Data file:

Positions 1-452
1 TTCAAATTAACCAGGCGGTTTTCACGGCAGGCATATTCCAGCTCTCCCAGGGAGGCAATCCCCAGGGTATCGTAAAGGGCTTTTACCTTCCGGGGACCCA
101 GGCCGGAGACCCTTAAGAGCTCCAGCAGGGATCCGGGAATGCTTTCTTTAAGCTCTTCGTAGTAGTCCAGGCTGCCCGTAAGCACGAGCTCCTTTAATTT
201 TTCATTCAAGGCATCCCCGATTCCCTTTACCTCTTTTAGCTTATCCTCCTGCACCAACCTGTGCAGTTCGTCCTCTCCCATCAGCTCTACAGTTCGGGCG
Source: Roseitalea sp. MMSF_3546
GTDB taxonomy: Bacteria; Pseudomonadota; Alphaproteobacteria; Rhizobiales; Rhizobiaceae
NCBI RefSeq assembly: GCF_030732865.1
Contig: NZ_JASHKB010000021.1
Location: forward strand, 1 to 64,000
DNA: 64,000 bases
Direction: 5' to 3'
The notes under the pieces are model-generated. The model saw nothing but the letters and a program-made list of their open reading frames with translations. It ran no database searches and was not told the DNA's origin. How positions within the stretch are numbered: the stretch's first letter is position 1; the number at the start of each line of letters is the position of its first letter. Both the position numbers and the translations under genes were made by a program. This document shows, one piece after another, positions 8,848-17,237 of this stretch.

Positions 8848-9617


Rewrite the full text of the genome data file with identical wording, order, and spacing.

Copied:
Positions 1-452
1 TTCAAATTAACCAGGCGGTTTTCACGGCAGGCATATTCCAGCTCTCCCAGGGAGGCAATCCCCAGGGTATCGTAAAGGGCTTTTACCTTCCGGGGACCCA
101 GGCCGGAGACCCTTAAGAGCTCCAGCAGGGATCCGGGAATGCTTTCTTTAAGCTCTTCGTAGTAGTCCAGGCTGCCCGTAAGCACGAGCTCCTTTAATTT
201 TTCATTCAAGGCATCCCCGATTCCCTTTACCTCTTTTAGCTTATCCTCCTGCACCAACCTGTGCAGTTCGTCCTCTCCCATCAGCTCTACAGTTCGGGCG
Source: Roseitalea sp. MMSF_3546
GTDB taxonomy: Bacteria; Pseudomonadota; Alphaproteobacteria; Rhizobiales; Rhizobiaceae
NCBI RefSeq assembly: GCF_030732865.1
Contig: NZ_JASHKB010000021.1
Location: forward strand, 1 to 64,000
DNA: 64,000 bases
Direction: 5' to 3'
The notes under the pieces are model-generated. The model saw nothing but the letters and a program-made list of their open reading frames with translations. It ran no database searches and was not told the DNA's origin. How positions within the stretch are numbered: the stretch's first letter is position 1; the number at the start of each line of letters is the position of its first letter. Both the position numbers and the translations under genes were made by a program. This document shows, one piece after another, positions 8,848-17,237 of this stretch.

Positions 8848-9617